While the decision to file for bankruptcy can sometimes be difficult to make, it can ultimately bring about a much needed fresh financial start and, more importantly, peace of mind. It does this by bringing a halt to all communication from debt collection agencies, meaning all correspondence -- calls, letters, etc. -- cannot be directed to the person filing for bankruptcy.
How exactly does this work?
If you decide to file for either Chapter 7 bankruptcy or Chapter 13 bankruptcy, an automatic stay will immediately go into effect.
Simply put, an automatic stay prevents most creditors from doing anything to collect or enforce a claim against a debtor. It essentially stops the following actions: auto repossession, foreclosure, wage garnishment, and debt collection actions.
Not surprisingly, some debt collectors either fail to take the necessary steps to update their files to show that a debtor has filed for bankruptcy or simply ignore it altogether, willfully continuing to harass a debtor.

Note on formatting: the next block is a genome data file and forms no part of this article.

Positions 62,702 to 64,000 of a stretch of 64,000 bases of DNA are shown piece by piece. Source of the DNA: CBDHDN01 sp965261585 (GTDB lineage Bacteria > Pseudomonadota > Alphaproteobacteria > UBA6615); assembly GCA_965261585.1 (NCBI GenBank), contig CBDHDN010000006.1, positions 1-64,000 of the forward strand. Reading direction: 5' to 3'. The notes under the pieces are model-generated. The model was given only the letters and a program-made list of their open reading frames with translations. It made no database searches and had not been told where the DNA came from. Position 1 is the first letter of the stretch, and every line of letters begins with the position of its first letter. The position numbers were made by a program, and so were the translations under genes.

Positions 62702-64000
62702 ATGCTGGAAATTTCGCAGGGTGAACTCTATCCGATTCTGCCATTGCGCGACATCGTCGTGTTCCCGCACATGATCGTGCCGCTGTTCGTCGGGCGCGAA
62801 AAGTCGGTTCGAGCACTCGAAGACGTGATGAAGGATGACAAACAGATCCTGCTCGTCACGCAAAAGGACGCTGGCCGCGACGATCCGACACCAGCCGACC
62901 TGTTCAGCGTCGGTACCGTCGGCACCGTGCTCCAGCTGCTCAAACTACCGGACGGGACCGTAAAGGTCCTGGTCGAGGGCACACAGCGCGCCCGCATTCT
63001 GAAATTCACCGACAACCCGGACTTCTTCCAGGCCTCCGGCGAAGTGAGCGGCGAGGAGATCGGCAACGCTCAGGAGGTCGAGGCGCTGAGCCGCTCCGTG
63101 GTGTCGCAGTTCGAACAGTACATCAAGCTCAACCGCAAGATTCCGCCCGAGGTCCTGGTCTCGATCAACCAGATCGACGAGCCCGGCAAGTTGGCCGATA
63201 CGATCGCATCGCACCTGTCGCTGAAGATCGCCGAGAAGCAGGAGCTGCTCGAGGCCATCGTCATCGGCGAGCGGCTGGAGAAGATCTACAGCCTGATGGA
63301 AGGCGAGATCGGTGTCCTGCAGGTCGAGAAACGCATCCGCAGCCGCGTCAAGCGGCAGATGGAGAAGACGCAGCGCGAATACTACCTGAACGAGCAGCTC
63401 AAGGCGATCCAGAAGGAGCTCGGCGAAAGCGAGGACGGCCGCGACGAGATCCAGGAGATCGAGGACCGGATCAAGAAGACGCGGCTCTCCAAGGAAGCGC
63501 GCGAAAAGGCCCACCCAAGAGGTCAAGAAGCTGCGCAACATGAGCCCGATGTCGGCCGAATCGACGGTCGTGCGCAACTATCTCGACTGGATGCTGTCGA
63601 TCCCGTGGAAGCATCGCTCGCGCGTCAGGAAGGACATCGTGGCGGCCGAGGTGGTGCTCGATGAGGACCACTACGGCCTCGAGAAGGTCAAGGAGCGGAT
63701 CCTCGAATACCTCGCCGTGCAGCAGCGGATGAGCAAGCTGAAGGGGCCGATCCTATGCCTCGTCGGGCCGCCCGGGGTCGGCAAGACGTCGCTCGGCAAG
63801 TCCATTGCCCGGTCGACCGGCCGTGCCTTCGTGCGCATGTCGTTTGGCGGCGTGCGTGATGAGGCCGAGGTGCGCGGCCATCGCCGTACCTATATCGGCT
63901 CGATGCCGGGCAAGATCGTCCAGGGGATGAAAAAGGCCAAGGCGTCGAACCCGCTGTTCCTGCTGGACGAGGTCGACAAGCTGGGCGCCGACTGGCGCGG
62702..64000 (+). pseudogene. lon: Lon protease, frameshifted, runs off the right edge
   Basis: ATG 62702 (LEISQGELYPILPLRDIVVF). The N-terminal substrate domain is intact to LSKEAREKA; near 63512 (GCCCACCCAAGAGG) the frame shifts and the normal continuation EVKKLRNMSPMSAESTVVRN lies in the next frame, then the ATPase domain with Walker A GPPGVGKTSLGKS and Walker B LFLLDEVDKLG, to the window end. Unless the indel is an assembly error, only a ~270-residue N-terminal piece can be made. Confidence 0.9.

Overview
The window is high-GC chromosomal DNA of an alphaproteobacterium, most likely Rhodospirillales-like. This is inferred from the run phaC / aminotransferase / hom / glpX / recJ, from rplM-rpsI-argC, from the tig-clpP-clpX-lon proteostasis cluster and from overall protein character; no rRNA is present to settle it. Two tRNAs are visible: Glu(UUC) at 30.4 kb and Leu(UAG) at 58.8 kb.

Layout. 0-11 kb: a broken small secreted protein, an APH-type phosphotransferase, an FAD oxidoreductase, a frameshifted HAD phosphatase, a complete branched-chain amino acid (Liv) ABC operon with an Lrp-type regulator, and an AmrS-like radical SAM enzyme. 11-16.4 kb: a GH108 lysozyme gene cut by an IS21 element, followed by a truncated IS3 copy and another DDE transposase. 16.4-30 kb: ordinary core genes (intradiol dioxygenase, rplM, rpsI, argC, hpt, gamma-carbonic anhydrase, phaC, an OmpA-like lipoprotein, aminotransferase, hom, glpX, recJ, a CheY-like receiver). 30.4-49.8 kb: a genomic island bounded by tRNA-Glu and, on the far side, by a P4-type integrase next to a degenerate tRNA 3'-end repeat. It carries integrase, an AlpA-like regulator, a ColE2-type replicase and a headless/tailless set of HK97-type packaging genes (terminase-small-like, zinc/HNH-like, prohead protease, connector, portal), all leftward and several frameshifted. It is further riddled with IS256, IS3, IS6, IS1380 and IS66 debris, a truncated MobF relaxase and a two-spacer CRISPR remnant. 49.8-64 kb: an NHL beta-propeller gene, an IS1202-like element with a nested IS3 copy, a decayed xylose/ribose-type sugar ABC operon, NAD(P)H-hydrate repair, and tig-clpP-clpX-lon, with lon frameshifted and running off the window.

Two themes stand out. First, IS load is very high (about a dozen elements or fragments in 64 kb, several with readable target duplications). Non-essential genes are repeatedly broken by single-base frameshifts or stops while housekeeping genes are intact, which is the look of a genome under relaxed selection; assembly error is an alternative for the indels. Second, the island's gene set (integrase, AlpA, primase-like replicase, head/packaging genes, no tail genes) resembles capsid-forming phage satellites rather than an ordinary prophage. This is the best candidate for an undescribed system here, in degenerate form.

In these latter situations, a creditor's persistent violation of the automatic stay can really cause serious problems for the debtor. In fact, the presiding bankruptcy court judge may even award damages and attorney's fees upon proof of the violation.
This was recently the case in the state of Florida, where a bankruptcy judge ordered Bank of America to pay $12,500 in attorney fees and additional damages for emotional distress for violating the automatic stay of one debtor.
Here, evidence was presented that Bank of America called the debtor 38 times after he filed for bankruptcy protection to inquire about his missing payments.
Conduct such as this is unacceptable. Any debtor who believes that a creditor is violating the automatic stay should contact his or her lawyer immediately.
Stay tuned for more from our San Antonio bankruptcy blog ...
Regardless of your financial situation, contact an experienced legal professional to learn more about your rights and your options under Chapter 7 bankruptcy or Chapter 13 bankruptcy.
This post is for informational purposes only and is not to be construed as legal advice.
The Huffington Post, "BofA allegedly called debtor 38 times after he filed for bankruptcy" March 30, 2012
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